• Open Mic night - "Love Franklin" at THE BLACK BOX on 12/08/21 link shared earlier https://franklinmatters.org/2021/12/franklin-freedom-team-announces-events.html sign up to read
  • #thinkFranklinFirst gift cards still around (never left) https://franklingiftcard.com #tc1201
  • Hamblen to represent Franklin at MMA training; winter farmer market this Saturday; #tc1201 condolences to the Michigan families of the high school shooting; 
Executive Session
  • motion to enter executive session on property purchase and not to reconvene in open session passes 9-0 via roll

Audio recording of meeting to be available in couple of days

 

snow removal plans and issues
snow removal plans and issues

Tuesday, November 30, 2021

20 Reasons to Not Implement a Dual Tax Rate

20 Reasons to Not Implement a Dual Tax Rate

The issue of whether or not to have a dual tax rate is extremely complex, and can be deceptive. Unfortunately, the way a business is taxed is integrally different from the way a resident is taxed, which results, in itself, in a great deal of confusion. Many proponents do not have all the data needed to be fully informed concerning the long term (and often negative) effects a dual tax rate could consequently have on our local economy and home real estate values. The perception of immediate tax relief to homeowners often overshadows the true downwardly spiraling “ripple effect” such a move typically has on the local economy over time.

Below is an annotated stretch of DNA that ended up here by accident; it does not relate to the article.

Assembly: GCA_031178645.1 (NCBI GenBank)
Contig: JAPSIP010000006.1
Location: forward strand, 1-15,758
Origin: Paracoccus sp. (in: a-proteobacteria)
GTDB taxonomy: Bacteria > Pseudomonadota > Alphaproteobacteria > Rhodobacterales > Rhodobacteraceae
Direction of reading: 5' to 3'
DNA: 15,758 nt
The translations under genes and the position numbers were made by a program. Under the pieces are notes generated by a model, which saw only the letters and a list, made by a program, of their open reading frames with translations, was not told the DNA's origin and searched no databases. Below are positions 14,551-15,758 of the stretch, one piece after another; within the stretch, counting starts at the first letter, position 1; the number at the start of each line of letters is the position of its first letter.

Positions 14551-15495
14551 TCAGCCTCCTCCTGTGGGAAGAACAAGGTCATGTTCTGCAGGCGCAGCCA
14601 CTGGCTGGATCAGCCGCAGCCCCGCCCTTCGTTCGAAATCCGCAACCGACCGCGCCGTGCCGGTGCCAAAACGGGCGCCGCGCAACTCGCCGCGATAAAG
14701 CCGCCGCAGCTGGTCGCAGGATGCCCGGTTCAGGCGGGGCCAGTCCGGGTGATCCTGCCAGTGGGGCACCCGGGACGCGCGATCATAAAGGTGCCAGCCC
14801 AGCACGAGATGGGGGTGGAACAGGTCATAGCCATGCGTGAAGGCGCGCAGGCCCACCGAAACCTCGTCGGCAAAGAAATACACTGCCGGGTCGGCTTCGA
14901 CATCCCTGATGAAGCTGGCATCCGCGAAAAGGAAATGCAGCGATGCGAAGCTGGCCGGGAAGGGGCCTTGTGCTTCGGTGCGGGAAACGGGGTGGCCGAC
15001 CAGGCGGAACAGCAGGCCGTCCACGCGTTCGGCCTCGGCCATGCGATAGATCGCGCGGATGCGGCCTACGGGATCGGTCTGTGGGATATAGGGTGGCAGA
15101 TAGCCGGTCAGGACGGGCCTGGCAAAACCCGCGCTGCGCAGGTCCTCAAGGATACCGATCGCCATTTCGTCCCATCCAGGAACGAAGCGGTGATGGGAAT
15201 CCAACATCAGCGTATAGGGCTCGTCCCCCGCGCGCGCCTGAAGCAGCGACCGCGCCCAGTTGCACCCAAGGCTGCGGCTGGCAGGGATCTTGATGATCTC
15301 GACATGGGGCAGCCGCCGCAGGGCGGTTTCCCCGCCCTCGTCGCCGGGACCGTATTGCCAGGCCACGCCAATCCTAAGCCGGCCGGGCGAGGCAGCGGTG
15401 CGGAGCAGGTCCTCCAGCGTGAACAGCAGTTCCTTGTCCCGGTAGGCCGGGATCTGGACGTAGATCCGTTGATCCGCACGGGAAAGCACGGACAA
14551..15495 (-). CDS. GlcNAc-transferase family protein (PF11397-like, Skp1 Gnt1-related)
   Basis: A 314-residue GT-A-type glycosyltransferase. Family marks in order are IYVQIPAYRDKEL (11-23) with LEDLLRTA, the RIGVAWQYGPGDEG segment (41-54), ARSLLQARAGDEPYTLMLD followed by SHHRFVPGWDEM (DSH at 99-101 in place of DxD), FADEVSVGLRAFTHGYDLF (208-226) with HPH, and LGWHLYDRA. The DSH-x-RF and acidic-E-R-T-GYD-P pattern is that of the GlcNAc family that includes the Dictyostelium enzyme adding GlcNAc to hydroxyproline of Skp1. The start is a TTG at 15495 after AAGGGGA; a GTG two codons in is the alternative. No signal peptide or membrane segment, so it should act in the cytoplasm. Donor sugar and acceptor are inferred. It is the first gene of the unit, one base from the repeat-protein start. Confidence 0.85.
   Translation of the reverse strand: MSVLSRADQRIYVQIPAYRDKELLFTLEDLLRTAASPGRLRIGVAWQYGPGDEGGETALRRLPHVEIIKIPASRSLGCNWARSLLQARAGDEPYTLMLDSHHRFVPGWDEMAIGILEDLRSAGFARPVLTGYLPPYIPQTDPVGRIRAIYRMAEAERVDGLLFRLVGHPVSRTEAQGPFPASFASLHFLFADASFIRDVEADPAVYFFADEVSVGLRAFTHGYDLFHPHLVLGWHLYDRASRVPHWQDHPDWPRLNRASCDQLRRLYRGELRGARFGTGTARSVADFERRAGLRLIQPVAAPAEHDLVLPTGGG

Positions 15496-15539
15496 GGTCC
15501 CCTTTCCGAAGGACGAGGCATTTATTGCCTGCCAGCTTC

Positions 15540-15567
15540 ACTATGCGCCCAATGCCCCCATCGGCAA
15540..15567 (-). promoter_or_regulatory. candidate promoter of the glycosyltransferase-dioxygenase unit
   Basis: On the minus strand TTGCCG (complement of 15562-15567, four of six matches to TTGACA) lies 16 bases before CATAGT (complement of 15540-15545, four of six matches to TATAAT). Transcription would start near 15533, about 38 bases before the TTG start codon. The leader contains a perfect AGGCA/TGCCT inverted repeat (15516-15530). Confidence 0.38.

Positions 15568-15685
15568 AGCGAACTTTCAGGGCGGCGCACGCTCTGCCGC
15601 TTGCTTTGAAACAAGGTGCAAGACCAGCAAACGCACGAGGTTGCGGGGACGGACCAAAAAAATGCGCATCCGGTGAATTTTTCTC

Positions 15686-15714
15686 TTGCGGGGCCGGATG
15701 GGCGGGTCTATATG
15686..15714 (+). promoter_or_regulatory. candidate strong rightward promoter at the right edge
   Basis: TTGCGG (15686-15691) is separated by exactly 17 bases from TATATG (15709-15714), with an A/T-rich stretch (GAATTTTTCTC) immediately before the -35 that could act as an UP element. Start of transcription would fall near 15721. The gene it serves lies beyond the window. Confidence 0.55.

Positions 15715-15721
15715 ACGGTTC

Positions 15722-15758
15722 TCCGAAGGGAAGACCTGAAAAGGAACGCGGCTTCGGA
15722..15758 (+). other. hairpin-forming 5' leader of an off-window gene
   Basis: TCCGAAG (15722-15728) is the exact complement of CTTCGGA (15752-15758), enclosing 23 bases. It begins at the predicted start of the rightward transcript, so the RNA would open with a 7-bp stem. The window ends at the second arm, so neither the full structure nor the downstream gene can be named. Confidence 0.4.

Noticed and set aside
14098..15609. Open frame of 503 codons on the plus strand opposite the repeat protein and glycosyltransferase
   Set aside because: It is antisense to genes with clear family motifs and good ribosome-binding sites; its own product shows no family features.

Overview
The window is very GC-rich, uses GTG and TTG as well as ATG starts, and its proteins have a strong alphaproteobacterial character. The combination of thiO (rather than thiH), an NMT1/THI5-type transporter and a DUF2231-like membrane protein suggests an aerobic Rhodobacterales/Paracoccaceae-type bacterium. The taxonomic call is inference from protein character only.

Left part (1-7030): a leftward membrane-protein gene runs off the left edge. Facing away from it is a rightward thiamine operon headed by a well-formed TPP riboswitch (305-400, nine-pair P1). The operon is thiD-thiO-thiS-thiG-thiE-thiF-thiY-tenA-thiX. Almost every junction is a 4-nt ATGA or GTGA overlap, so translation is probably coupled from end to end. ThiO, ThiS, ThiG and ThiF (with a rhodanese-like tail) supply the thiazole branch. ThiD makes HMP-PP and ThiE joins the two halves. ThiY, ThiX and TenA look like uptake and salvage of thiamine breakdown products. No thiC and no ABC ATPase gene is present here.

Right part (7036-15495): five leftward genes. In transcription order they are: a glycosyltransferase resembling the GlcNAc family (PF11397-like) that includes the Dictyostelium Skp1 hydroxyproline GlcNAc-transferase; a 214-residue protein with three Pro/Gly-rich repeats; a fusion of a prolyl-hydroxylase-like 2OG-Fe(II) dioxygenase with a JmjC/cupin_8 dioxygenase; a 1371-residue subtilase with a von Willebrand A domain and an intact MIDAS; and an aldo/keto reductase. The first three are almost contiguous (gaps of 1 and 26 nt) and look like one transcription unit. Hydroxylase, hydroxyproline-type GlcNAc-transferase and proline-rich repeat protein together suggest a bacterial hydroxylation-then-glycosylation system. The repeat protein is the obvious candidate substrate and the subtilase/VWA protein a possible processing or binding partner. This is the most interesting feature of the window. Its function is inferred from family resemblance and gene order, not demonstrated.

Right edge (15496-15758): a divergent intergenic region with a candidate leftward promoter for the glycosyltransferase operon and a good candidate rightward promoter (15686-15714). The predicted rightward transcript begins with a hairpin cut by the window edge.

The United Regional Chamber of Commerce ask that you help us in our efforts to educate residents and businesses alike concerning the impact of a dual tax rate by reading the attached, which is a partial listing of the some of the many reasons why a dual tax rate would be a very bad idea in Franklin.

  1. A dual tax rate raises no additional money for essential Town services. NONE WHATSOEVER. The total tax levy in any city or town in Massachusetts is set by “Proposition 2 ½” regulations and the level of new growth in a town. Again, the total amount of overall tax dollars raised does not change in any way under a dual tax rate system.